Waste, abuse found in Hampden County retirement board audit won’t mean higher costs for communities, state official says | #retirement | #elderly | #seniors
By one financial measure of the state’s retirement systems, Hampden County is close to the bottom.
It’s a data point some have wielded in criticizing the Hampden County Regional Board of Retirement in the wake of a recently released audit that examined the system from 2014 to 2017, raising questions about the board’s spending and business practices.
“Of the 105 governmental retirement systems, the Hampden County Regional Retirement System ranks at the top of the list for unfunded liability. Only eight other systems are worse,” Hampden Select Board Chairman Don Davenport said at a Feb. 22 meeting.
Davenport and others have noted the system’s low funded ratio — the value of a system’s assets in proportion to its pension liabilities — in discussions about the findings of the audit. Released in late February, auditors with the Public Employee Retirement Administration Commission identified issues such as questionable spending on “scam” website services and a “highly unusual” contract that paid over $250,000 in health insurance premiums to two part-time attorneys over three years.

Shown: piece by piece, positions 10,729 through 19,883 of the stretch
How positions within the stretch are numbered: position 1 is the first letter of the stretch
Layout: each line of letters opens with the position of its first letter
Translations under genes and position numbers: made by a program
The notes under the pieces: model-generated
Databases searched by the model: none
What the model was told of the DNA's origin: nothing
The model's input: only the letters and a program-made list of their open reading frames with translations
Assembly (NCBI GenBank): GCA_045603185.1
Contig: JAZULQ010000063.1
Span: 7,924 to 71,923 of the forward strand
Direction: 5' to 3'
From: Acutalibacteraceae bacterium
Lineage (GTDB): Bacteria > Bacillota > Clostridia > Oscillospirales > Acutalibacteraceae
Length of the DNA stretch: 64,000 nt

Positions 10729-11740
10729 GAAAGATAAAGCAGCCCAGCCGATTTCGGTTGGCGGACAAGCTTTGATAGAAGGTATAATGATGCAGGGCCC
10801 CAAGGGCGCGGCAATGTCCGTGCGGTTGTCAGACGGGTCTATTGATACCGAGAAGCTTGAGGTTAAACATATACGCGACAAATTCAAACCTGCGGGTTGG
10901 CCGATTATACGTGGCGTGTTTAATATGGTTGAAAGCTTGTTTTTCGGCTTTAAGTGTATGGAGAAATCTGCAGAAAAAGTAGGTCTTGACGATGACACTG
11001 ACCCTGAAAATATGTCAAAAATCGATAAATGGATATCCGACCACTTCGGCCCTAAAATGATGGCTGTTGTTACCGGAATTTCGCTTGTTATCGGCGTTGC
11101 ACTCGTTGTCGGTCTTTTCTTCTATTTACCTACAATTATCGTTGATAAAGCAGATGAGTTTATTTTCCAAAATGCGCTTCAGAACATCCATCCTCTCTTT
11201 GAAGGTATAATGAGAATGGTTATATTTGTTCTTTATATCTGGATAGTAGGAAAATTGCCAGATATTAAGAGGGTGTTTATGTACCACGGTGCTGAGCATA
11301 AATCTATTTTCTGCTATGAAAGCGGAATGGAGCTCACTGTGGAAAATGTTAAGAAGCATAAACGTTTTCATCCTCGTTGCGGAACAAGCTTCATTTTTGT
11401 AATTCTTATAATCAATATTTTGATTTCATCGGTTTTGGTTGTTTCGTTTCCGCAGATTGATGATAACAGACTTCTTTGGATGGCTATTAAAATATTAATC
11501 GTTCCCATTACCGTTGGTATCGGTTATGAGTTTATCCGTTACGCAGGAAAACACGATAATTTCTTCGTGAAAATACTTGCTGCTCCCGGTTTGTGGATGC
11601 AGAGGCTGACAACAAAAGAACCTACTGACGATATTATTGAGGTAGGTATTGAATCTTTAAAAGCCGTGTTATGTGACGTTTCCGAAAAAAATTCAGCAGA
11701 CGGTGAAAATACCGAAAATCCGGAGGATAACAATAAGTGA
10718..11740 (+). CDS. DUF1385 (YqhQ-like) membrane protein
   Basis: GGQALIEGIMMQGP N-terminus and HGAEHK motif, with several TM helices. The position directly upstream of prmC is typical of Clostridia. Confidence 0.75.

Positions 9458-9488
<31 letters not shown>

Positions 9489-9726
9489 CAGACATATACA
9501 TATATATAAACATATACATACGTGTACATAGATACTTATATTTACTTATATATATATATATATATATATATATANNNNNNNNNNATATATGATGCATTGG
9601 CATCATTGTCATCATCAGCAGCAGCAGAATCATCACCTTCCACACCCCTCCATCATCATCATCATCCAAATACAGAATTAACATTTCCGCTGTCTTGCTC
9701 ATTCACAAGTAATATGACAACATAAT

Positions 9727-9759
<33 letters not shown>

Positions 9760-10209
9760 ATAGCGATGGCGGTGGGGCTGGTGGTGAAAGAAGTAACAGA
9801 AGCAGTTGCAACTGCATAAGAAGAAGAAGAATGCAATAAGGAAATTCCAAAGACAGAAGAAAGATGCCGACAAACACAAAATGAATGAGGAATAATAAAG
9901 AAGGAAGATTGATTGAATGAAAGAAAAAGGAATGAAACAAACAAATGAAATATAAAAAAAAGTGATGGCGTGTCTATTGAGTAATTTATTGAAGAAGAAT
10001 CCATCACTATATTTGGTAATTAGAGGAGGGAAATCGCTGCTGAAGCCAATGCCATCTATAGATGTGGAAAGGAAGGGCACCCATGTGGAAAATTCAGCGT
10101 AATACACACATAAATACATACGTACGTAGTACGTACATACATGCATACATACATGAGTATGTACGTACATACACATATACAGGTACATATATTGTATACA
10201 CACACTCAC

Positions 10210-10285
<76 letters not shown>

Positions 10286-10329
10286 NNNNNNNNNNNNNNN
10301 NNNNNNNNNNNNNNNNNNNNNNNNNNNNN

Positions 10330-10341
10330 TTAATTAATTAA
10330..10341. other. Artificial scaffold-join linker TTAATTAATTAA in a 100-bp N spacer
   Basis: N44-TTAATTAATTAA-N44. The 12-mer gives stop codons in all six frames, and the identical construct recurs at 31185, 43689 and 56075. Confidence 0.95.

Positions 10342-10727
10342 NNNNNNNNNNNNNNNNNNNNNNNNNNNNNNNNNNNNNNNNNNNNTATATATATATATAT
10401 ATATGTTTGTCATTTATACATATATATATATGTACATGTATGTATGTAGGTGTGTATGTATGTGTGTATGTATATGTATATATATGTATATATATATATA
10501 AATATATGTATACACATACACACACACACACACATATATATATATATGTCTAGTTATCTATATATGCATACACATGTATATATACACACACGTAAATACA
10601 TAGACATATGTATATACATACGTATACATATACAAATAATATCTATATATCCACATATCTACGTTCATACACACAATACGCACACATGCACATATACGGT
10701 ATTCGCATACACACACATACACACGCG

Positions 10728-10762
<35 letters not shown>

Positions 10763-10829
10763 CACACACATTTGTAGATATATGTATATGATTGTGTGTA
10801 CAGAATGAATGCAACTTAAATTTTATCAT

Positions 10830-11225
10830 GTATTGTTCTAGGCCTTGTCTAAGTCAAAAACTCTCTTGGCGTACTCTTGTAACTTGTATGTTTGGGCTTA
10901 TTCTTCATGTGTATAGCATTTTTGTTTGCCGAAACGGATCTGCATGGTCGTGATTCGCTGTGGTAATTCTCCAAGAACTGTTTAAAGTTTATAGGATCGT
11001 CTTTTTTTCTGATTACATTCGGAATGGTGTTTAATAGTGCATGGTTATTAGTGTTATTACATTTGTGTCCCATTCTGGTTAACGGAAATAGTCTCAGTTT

But the auditors’ findings, Davenport told The Republican this week, “do not specifically relate to the unfunded liability” — though he believes they “do point to continued mismanagement, waste and abuse of retiree’s funds.”
John Parsons, executive director of the state retirement commission, agrees the issues his auditors uncovered haven’t had an impact on the system’s ranking. Parsons said the issues are serious — but that they are “not jacking up” costs for towns and other members of the Hampden County Regional Retirement System.
So, what does a system’s funded ratio say about its performance, and the performance of the board charged with its management — and what factors influence the figure?
Parsons likens a system’s funded ratio to a homeowner paying off a mortgage. “When the funded ratio reaches 100%, a system is considered ‘fully funded,’” he said. And when a system is fully funded, it has enough assets to pay the pensions of current and future retirees.